Thina siyi Tyalike echazwa kwisivumo sokholo saseNikeya, iTyalike Enye, Engcwele, Ekatolika, yabaPostile. Ezi zezona mpawu zine ezichaza eyona tyalike yobuKatolika ekumnombo wabaPostile. SiyiTyalike ebeka inkolo(faith) ngaphezulu kwezinto zonke. Sinengqiniseko epheleleyo yokuba esona siseko seTyalike ezinzileyo yinkolo yayo. Sahlukile kwiTyalike ezininzi ezijonga ukuzinza nokukhula kwazo ngamanani. Ndiyaqiniseka ukuba owona mbuzo onawo ngowokuba ithini inkolo yethu? Mandiqale ngokuthi le nkolo yethu isisambukru okanye sisixa esinye (one package) kwaye akuvumelekile ukuba ukhethe okanye ushiye okuthile, kufuneka uyigcine yonke ngobunjalo bayo.
Inkolo yethu yileyo yachazwa ngabaProfeti bezibhalo eziNgcwele kwiTestament endala, yatyhilwa kwimfihlakalo yobuntu buka Yesu Kristu, yaza yavakaliswa ngabaPostile njengoko iqulathwe kwizibhalo ezingcwele, yaza yafundiswa kwizizukulwana ngezizukulwana kwinkulungwana ngenkulungwana ziiBishopu, ooGqira neeTitshala zeTyalike(Fathers), mfundiso okanye nkolo leyo yakhuselwa ziindibano zosixhenxe zeeBishopu zeTyakile Enye, Engohlukananga kwinkulungwana yokuqala(Seven Ecumenical Councils of the Undivided Church), le nkolo yaza yamkelwa yagcinwa okoko yiTyalike iphela ngamaKristu aKatolika kwinkulungwana yokuqala, yaza yagqithiselwa kwizizukulwana ngezizukulwana ingakhange yongezwa okanye iguqulwe kude kube yilenkulungwana yethu.
SiyiTyalike ezibona inoxanduva lokugcina, ukukhusela, nokuvakalisa lonkolo ingaguqulwanga kwaye ingaphithikezwanga. Iimpazamo zamaKrestu amaninzi ingakumbi athi akwiNkolo yaKatolika yeyoguqula okanye ukufakelela izinto kulendyebo sinayo eyi Nkolo Katolika. Eyesibini impazamo kukucinga ukuba iNkolo Katolika yileyo yamaRoma(Roman Catholic). Yeyona mpazamo okanye imposiso leyo.
Umzekelo ngulo: Thina kwinkolo yethu siyigcinile kwaye siyayifundisa ngokupheleleyo imfundiso ngoMariya uNina weNkosi yethu uYesu Kristu.
Lo mfundiso yile:-
i) Kukuba uMariya nguye uNina kaThixo ngenene(Theotokos)
ii) Kukuba uMariya uyiyo iNtombi eNyulu nasemva kokuzalwa kukaYesu Kristu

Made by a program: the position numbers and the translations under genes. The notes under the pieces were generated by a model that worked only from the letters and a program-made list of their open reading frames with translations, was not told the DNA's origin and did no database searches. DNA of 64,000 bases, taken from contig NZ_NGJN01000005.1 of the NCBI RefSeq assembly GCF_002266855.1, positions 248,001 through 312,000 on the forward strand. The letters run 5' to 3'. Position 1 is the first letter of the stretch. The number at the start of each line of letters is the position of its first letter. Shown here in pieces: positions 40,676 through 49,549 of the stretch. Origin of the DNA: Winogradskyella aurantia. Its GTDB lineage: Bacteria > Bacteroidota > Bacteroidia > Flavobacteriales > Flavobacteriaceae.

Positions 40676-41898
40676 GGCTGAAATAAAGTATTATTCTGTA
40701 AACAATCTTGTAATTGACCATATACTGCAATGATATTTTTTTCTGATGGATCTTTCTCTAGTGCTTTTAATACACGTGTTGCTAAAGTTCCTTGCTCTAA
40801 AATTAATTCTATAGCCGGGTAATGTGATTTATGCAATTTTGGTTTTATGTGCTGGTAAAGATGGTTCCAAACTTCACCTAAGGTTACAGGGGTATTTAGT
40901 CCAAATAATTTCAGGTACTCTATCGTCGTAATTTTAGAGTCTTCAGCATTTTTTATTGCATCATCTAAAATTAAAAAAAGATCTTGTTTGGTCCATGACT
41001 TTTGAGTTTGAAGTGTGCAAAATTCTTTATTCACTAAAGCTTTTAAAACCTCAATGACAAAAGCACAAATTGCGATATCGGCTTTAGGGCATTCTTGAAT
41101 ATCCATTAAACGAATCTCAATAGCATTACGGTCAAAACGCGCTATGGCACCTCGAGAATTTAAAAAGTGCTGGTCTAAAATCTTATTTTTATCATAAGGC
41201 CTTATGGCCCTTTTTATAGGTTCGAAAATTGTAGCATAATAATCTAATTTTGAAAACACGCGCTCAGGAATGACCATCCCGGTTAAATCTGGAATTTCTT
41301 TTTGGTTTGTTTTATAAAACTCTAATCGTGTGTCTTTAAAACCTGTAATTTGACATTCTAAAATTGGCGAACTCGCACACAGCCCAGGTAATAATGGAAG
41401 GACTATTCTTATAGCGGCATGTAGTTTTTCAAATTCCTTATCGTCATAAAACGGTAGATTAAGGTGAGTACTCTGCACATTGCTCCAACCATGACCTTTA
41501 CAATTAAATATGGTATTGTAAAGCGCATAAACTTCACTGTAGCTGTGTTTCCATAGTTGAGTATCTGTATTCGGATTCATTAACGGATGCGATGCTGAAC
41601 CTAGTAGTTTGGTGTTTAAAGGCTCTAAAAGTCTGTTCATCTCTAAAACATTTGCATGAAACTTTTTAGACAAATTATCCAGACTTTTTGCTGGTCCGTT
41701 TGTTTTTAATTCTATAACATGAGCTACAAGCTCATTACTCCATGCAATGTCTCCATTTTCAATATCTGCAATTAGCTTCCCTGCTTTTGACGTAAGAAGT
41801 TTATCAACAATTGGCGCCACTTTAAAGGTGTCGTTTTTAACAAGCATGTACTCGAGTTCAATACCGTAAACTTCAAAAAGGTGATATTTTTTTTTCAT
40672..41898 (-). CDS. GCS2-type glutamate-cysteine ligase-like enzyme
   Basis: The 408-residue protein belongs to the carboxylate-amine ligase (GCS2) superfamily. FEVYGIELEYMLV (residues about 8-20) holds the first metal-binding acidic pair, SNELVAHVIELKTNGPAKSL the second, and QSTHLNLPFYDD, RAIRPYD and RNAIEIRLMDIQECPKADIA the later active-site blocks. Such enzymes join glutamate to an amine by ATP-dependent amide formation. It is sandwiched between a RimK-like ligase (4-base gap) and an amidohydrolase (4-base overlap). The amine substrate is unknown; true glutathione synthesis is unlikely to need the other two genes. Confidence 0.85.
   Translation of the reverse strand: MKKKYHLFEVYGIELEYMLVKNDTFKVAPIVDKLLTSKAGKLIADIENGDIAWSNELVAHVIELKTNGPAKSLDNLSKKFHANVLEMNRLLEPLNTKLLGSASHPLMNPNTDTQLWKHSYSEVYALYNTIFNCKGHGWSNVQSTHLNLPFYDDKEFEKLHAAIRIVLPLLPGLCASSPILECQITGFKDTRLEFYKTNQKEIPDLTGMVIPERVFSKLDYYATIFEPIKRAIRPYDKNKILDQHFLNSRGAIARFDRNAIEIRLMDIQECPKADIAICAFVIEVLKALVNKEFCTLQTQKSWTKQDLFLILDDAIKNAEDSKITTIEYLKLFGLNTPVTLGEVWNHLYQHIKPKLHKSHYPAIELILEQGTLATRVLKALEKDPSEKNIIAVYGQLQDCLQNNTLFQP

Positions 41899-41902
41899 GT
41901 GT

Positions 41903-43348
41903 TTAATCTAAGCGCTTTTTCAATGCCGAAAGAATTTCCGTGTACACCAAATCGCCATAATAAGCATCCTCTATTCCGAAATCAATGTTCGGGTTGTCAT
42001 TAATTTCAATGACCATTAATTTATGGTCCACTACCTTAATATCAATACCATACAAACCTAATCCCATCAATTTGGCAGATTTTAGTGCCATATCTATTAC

iii) Kukuba uMariya ngalo lonke ixesha lokuphila kwakhe emhlabeni wayengenaso isono
iv) Kukuba icebo lika Thixo losindiso ngathi lafezeka okanye lagqibelela ngaye
v) Kukuba uMariya wanyuselwa ezulwini ubuqu kwakunye nomphefulo wakhe ukuze abeNgumcamagusheli wethu kuThixo
Okokugqibela thina asiyahluli iNkolo yethu kunqulo kuba sikholelwa ngokupheleleyo ukuba unqulo ngumphumela wento okholelwa kuyo(So we pray, so we believe).
Ukuba ufuna ukuqhagamshelana nathi ( If you wish to contact us ):
The Diocesan Office:
PO Box 632, Port Elizabeth 6000
Tel/ Fax: 27-
Bishop Ordinary: The Rt Revd. Samuel Mzukisi Banzana
PO Box 14273, Sidwell
Port Elizabeth 6061, South Africa
Chancellor: c/o The Bishop Ordinary
Bishop Samuel with altar servers
Bishop Samuel with his clergy
Bishop Samuel with youth of the parish
A HUNDRED YEAR VISION
An account of the Umzi Wase Tiyopiya by Bishop Michael Wright
In 1899 the Archbishop of Cape Town received an unexpected letter. The letter was written by the Reverend James Mata Dwane, Superintendent of the Ethiopian Church, and was a request for valid Catholic Orders for his people, including a Bishop of their own, and such autonomy as would allow them to pursue an unfettered ministry to the unconverted.
At this time the Ethiopian Church movement had been in existence for about eight years. It had come into being when a number of black clergy withdrew from the white-
Dwane was slightly older than Mokone and came from an established Christian background. Dwane had conducted a successful fund-
At the time when Dwane joined, the Ethiopian Church was making contact with the American Methodist Episcopal Church (AMEC), an all-
Dwane made a second tour of America in 1899 and returned yet more discouraged. Not only did the AMEC tend to behave as though the union of the two Churches was tantamount to an American ‘take-
Father Julius Gordon, subsequently Dean of Pretoria, was a caring pastor, a convinced Anglo-
The vision of Father James Dwane was of a single Church, possessing the fullness of Catholic Faith and Order, reaching out to draw all Africa to salvation in Christ. This vision required the restoration of the Apostolic Ministry and freedom to pursue the call to evangelism wherever it might lead. To demonstrate that the request to the CPSA was made in good faith Dwane undertook to write to tell AMEC of this new development. From now on the Ethiopian Church was deprived of sacramental ministrations until the CPSA should supply them.